The San Francisco Bay Area has a high Asian-American population, with Chinese, Filipino, Indian, and Vietnamese populations among the largest and most prevalent in the region. With the large number of Asian immigrants living in the region, the Bay Area has a huge variety of Asian restaurants in nearly every region to suit your tastebuds.
I really love FIlipino cuisine. And why not find a great place to taste the best of Filipino cuisine but at Max’s? Max’s of Manila is an institution in itself: its lovely tagline, “The Place that Chicken Built”, whips up great chicken combos (pictured), as well as Filipino favorites like Sinigang na Bangus sa Miso (Miso-flavored sour soup with milkfish), Chicken Adobo, and Kare Kare (Filipino-style curry with ox tripe). It also serves delicacies like sisig, daing na bangus (grilled milkfish), and halo-halo for dessert.
Eating rice and a chicken viand has been my favorite combination since I was a kid. And after moving to the Bay Area in 2006, I grow to love real Chinese food even more. China Palace in Novato serves great lunch specials for under $8 with a soup and two egg rolls. My favorite Chinese-style chicken dishes include General Tso’s Chicken (pictured), Szechuan Chicken, Hunan Chicken, and Lemon Chicken. Gotta love the spice mixed in with white rice, and you’ll be satisfied.
Another aspect of the Chinese cuisine I love is dimsum. Literally eaten as snacks, I usually order several plates of yummy barbecued pork buns, various dumplings (shrimp, chicken, pork), and sesame balls. Three of my favorite dimsum places include Ton Kiang and Yank Sing in San Francisco, and the Hong Kong East Ocean Seafood Restaurant in Emeryville. Atmosphere-wise, Hong Kong East Ocean puts you in front of the bay facing the City; variety of dimsum, Ton Kiang is the place; and for a real touch of class, Yank Sing is the way to go.
Indian also ranks high in my favorite Asian cuisines, and I have been to wonderful Indian restaurants that serve excellent curries and breads. Lotus Indian Cuisine in San Rafael, along with its sister restaurant Anokha Indian Cuisine in Novato, have wonderful (and cheap!) lunch buffet that changes daily, with unlimited servings of a curry dish, naan bread, and rice to your liking. If you are into Chicken Vindaloo (pictured), sample this popular Panjim (Goan) dish at the House of Curries near UC Berkeley on Durant Avenue where you can sample nearly a dozen sumptuous curries for less than $10 a plate. And don’t forget the naan bread: the House of Curries has some of the best near one of the most prestigious universities in the world.
And speaking of Berkeley, on my birthday, I went to a quiet, yet very fabulous Indian institution called Breads of India on Sacramento Street wherein its daily changing menu features exquisite curries, complete with naan pairings and drink recommendations. The restaurant that day whipped up a very tasty and melt-in-your-mouth goat curry with a spicy red sauce paired with a green onion and parsley naan bread. Add to that a unique rendition of Tandoori Chicken (pictured), and you’ll really have a great and filling meal.
Singaporean cuisine is akin to a blend of Malaysian and Indonesian cuisines, fused with Indian and Chinese geniuses. When it comes to Singaporean food, nothing beats Straits Singaporean Restaurant in San Francisco where you can sample delicious curries, from Beef Rendang to Chicken Curry (pictured), and enjoy snacking their crispy and soft Roti Prata served with a delicious peanut sauce on the side. On the weekends, they also serve brunch wherein you can sample unique Singaporean dishes like Murtabak Beef Hash (pictured, below), an Indonesian stir-fried dish with a poached egg on top, and wash down your meal with tasty drinks such as the Singaporean Soda or Mimosa.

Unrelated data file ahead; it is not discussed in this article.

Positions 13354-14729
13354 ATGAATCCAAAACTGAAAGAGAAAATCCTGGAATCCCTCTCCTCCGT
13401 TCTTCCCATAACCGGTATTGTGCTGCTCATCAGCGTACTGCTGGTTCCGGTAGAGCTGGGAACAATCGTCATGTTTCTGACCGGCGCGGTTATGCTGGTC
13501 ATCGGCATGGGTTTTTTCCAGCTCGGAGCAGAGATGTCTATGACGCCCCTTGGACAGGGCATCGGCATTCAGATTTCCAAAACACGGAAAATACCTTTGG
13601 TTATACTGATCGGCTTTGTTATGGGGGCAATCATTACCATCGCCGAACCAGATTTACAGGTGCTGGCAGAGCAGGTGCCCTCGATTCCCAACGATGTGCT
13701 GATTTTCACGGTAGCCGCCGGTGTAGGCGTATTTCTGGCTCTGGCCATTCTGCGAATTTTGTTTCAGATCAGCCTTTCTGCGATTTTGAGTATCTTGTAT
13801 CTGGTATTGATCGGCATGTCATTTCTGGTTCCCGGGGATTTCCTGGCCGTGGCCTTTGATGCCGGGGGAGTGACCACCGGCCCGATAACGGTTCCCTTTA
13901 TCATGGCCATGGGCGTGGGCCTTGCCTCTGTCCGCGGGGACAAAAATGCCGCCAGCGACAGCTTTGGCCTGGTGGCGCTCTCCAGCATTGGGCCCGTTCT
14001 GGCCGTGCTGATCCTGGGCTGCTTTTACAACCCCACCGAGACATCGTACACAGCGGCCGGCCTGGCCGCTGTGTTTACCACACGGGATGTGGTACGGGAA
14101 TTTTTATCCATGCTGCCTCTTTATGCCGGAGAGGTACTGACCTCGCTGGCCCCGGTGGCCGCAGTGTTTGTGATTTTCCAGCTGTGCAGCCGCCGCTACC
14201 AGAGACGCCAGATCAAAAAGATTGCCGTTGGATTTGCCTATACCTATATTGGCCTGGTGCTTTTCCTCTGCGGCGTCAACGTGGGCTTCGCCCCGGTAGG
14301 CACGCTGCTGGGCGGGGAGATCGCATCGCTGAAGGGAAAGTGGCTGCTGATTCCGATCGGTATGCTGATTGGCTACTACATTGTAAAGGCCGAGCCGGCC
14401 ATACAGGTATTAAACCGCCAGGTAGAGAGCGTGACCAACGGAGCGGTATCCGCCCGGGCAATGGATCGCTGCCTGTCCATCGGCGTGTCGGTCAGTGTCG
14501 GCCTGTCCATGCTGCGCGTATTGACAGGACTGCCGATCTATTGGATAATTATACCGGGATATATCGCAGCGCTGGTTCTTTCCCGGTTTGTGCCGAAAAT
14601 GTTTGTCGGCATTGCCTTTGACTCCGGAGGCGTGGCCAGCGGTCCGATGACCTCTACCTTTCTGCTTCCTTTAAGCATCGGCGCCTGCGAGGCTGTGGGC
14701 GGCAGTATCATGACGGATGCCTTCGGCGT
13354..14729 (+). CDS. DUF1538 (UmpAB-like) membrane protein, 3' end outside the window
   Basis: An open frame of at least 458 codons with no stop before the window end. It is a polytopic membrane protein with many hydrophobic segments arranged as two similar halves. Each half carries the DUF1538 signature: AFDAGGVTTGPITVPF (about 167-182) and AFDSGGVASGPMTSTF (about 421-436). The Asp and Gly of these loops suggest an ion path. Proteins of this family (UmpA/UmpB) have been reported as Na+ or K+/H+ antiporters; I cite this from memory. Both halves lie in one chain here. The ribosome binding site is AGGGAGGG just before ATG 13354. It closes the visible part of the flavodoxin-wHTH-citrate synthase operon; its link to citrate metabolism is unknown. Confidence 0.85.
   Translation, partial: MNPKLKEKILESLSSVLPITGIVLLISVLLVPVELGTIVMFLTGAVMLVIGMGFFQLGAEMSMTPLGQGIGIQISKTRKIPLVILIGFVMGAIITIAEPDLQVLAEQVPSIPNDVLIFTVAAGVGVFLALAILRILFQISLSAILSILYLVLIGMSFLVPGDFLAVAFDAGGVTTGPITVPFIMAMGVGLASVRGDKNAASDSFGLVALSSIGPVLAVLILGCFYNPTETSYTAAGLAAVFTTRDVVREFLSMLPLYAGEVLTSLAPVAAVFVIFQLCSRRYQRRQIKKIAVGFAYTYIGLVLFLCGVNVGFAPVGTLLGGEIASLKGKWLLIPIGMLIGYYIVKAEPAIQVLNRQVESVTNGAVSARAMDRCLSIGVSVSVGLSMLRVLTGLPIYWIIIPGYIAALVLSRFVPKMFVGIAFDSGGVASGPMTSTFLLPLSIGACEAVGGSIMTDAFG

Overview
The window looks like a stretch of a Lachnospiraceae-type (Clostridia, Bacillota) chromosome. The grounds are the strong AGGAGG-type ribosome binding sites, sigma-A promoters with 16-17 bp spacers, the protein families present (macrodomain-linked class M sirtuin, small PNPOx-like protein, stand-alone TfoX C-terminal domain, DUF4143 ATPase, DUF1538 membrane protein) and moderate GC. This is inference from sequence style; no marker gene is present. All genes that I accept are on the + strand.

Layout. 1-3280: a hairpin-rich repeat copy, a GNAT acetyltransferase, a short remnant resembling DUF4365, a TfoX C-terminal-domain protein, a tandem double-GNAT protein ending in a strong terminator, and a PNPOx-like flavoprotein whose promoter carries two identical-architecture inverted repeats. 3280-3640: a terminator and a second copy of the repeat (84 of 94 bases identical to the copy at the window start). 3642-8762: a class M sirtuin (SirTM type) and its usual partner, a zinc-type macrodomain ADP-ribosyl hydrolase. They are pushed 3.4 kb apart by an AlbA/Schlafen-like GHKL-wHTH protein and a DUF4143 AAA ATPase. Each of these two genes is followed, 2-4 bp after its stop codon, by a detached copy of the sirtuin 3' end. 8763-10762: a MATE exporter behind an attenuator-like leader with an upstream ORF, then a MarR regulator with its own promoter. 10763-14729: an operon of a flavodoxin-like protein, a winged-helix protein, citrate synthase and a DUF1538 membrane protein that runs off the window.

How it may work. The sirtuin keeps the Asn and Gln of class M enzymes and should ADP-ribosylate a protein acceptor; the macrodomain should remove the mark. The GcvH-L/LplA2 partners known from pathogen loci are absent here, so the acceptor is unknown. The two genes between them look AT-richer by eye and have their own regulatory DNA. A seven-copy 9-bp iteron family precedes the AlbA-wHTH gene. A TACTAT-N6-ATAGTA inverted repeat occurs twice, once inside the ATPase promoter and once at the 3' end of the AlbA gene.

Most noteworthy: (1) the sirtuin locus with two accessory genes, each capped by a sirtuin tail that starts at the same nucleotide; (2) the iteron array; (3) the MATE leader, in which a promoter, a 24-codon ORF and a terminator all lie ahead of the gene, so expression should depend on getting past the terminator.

The other Singaporean restaurant I discovered is called Singaporean Malaysian Restaurant on Clement Street between 9th & 10th Streets in San Francisco wherein I enjoyed their rendition of chicken curry served huge (even during lunchtime). However, the thing I didn’t like about it is that rice costs extra, although their Roti Prata with peanut sauce tastes delicious. It is one of those hidden gems in the city that you might want to check out for dinner.
My most recent cuisine discovery brought me to the once-isolated nation of Burma (Myanmar), with their unique and savory curries and seafood dishes. The Burmese restaurant I went to is called Mandalay Restaurant on California Street near 6th in San Francisco wherein I had their Burmese Curry Beef (pictured) which reminds me of beef stew, only it has much more flavor due to its complex mixture of spices and sauces. Also recommended is their rendition of Roti Prata called Balada, Burmese bread with a very delicious peanut sauce mixed with cumin and other spices. As for drink, I had a young coconut juice, with a whole coconut brought in to my table and tastes really refreshing.
Japanese food has been one of my mainstay favorites. For noodles, I really love the ramen at Ajisen Ramen at the Westfield San Francisco Centre, with their spicy broth made to your liking, and you can choose from spicy pork (pictured), spicy beef, or what I recently ordered, Premium Pork Rib ramen, made spicy with lots of chilies on the broth. Careful: it will make you sweat profusely!
Shrimp tempura has been one of my most craved foods. While I was in Manila, I went to Tokyo Tokyo at SM Megamall to have their crunchy all-shrimp tempura with endless rice and sauce. Now in the Bay Area, I recently found very taste-pleasing (and affordable) tempura set–served with 9 pieces of shrimp tempura, complete with rice, soup, salad, and dipping sauces, at the Lakeville Garden in Petaluma. Very close to my place, their tempura is out of this world from your first bite… very crunchy but not greasy, it is perfect with their wonder
ful Japanese rice.
ful Japanese rice.